Traill et al. [10] recognizes the relevance of rainfall to species availability, composition and spread, and as the most important denominator that separates West Africa from Central, East and South African sub-regions. In addition, the rich vegetation covers that characterized the West African region could have accounted for the high population density. This correlates with logical thoughts that pitched humans’ settlement in places that provide easy access to food, fruits, water and security as typified by the overwhelming presence of forests, rivers and tributaries respectively in the region. The climate condition of the region according to Kauserud et al. [11] supports rich mushroom development and diversity. Suffice to say that West Africa incontrovertibly ranked among other parts of the world and recognized as one of the major hotspots of fungi. Current polemic world fungal diversity estimate is based on the ratio of 5:1 (higher plants to fungus) extrapolation of Hawksworth [12]. In addition, using documented plant species data, Hawksworth [13] reported a total of 140,000 global species of macrofungi for which only 10% were already documented and an a priori estimate of 35,000 - 40,000 remaining “unknown” species as reported by Mueller et al. [14]. He ascribed an estimated 25,000 known species of macrofungi to Africa. Similarly, Rossman [15] gave 10% of Hawksworth (2001) conservative estimate to be between 53,000 and 110,000 macrofungi out of which over 2800 was reported by Boa [16] to be used worldwide. This is however at variance with Germishuizen and Meyer’s [17] list of flora of the South African regions consisting Botswana, Lesotho, Namibia, South Africa and Swaziland. There is still no correct estimate of the diversity value of mushrooms and macrofungi represented in Africa. Efforts in this direction may be confounded by discontinuous revision of existing lists of mushroom taxa and their unrecorded traditional uses. This study while appreciating commonalities in mushroom culture, especially mycophagy and the abysmal level of unrecorded uses of mushrooms, marvel at the state of ethnomycology research in the region.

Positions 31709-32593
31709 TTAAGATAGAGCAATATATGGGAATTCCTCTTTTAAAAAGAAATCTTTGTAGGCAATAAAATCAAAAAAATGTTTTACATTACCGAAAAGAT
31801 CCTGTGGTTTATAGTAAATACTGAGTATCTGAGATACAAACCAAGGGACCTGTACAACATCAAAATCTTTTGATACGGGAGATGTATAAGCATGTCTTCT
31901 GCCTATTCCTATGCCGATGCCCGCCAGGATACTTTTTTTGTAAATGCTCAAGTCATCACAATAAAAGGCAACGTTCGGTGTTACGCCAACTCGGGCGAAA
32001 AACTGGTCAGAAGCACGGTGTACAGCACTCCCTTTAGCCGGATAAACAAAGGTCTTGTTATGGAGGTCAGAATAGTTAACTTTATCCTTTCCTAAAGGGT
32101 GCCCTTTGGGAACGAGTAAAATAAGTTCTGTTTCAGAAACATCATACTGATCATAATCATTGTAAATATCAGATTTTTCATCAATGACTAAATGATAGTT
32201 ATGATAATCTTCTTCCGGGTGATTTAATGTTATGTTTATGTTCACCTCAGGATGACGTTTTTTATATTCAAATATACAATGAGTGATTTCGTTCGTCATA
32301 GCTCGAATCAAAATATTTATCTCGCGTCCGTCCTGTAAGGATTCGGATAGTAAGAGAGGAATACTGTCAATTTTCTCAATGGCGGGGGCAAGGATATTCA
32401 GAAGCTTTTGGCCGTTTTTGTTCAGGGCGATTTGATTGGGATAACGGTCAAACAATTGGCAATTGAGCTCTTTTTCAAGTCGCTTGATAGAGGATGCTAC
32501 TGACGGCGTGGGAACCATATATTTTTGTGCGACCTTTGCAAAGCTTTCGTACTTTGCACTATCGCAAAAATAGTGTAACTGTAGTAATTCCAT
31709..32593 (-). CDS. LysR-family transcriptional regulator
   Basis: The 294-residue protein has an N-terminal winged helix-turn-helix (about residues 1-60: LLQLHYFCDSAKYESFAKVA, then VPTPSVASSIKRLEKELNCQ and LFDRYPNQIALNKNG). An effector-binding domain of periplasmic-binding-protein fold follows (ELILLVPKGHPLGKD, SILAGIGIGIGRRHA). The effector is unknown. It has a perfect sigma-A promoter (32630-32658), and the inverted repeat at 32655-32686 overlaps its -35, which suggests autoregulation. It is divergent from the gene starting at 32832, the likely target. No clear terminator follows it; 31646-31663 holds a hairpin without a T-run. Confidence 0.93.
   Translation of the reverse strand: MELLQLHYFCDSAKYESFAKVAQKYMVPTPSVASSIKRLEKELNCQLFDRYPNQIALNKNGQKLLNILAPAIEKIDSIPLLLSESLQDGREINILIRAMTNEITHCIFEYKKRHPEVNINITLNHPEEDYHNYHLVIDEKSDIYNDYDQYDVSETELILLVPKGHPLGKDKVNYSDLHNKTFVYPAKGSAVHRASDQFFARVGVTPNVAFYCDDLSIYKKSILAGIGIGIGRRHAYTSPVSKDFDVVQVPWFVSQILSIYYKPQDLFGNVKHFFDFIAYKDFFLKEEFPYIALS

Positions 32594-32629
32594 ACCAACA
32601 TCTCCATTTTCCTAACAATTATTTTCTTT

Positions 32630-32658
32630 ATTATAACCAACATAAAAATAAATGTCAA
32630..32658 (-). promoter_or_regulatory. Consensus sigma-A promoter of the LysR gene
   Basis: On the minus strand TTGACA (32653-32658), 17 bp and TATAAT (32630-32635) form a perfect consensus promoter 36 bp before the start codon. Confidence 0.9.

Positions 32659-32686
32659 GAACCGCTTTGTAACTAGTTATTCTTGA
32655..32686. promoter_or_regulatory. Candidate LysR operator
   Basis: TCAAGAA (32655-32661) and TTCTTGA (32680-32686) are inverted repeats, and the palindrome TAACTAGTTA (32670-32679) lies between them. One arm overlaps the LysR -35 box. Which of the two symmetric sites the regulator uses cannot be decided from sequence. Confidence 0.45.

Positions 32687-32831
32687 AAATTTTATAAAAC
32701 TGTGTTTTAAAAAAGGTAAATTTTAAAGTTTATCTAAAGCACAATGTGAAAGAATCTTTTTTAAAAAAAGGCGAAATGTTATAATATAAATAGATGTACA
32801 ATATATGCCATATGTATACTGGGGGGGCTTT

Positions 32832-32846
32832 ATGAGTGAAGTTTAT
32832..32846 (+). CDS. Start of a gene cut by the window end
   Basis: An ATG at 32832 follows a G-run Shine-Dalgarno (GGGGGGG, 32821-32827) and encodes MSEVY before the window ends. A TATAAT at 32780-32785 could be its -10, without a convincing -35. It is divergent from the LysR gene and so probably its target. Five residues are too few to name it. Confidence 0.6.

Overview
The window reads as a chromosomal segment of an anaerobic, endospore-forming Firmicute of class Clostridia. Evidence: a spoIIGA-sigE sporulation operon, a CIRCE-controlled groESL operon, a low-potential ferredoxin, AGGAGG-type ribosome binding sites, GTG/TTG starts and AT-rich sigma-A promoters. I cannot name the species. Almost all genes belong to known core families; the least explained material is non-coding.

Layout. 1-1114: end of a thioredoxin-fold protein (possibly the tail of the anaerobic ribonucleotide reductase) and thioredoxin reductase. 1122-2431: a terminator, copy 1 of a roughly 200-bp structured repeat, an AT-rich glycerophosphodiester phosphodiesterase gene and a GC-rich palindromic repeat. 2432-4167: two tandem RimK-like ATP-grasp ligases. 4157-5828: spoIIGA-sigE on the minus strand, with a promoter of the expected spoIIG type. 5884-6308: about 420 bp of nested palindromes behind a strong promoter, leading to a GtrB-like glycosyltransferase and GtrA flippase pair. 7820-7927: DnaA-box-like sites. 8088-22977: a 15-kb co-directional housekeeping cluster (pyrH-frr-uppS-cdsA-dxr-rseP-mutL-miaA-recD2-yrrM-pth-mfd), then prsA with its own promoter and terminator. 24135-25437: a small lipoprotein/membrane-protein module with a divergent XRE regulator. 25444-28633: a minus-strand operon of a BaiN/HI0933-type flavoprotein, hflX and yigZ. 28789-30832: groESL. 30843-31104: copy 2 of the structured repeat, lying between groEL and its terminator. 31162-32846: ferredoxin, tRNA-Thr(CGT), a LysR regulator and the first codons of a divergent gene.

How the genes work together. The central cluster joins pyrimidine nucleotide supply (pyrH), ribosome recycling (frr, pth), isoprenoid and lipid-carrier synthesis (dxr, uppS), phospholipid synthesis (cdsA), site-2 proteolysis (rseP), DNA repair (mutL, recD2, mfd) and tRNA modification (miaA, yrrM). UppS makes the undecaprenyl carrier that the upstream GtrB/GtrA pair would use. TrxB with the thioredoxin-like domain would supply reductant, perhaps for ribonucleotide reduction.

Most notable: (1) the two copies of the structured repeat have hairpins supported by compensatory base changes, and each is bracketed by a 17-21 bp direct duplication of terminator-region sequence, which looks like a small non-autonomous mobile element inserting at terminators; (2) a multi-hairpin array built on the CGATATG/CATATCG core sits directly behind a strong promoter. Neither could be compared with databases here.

Emerging reports on ethnomycology studies in many parts of Africa are varied, incoherent, culture based, skewed, biased against mushrooms of unknown uses. It is ecology dependent and showed comparative degree of inconsistency in their use as food, source of income and medicine [18-20]. In addition, African ethnomycological works are reflection of the depth of understanding of the potential values inherent in mushroom genetic resource and strongly influenced by folk taxonomy. It could be philosophically presumed that the over-shadowing effect of traditional nomenclature practice in most African suburbs may have constrained the development of ethnomycology, mushroom diversity and taxonomy researches, and become the apparent root cause of inconsistent global scientific nomenclature. The dominance of folk taxonomy in West African ethnomycology is attributed to reasons that may include inherited cultural knowledge, access to modern taxonomy information, and dearth of trained mushroom taxonomists. The engendered practice of ascribing traditional (dialectic) name only to the useful mushrooms and rarely the poisonous ones or those with unknown uses mushrooms have also limited the quality of ethnomycological information from West Africa. Compared to recorded advancements in other ethnoscientific studies of botanical and zoological origins, the theoretical and dimensional utility of mushrooms in West Africa is not yet fully represented in ethnomycology literatures [21]. Invariably, it can be summated that the formal institutionalization of mycology (mycodiveristy, ethnomycology, mycosystematics, mycoecology, etc.) research structure is still developing and incongruous with reports affirming Africa as a potential biodiversity hotspots of mushroom diversity with undocumented and cryptic taxa [14,18,22]. The reports of Gryzenhout et al. [22], Labarère and Menini, [26] and Crouse et al. [27] on African mushrooms were limited to central and east Africa. There are however few ethnomycology reports on Nigeria [18,23], Burkina Faso [24,25], Cameroon [26- 30], Ghana [31], Togo [32], Ivory Coast [33], Gabon [34], and Bénin [35,36]. This document is aimed at evoking consciousness on the state of ethnomycology information and knowledge of heritage useful mushrooms (edible and medicinal mushrooms) and the influence of mushroom commodification and domestication on the evolution of culture in the West African region. It further served as a basic integrative approach document to understanding ethnomycology in the region.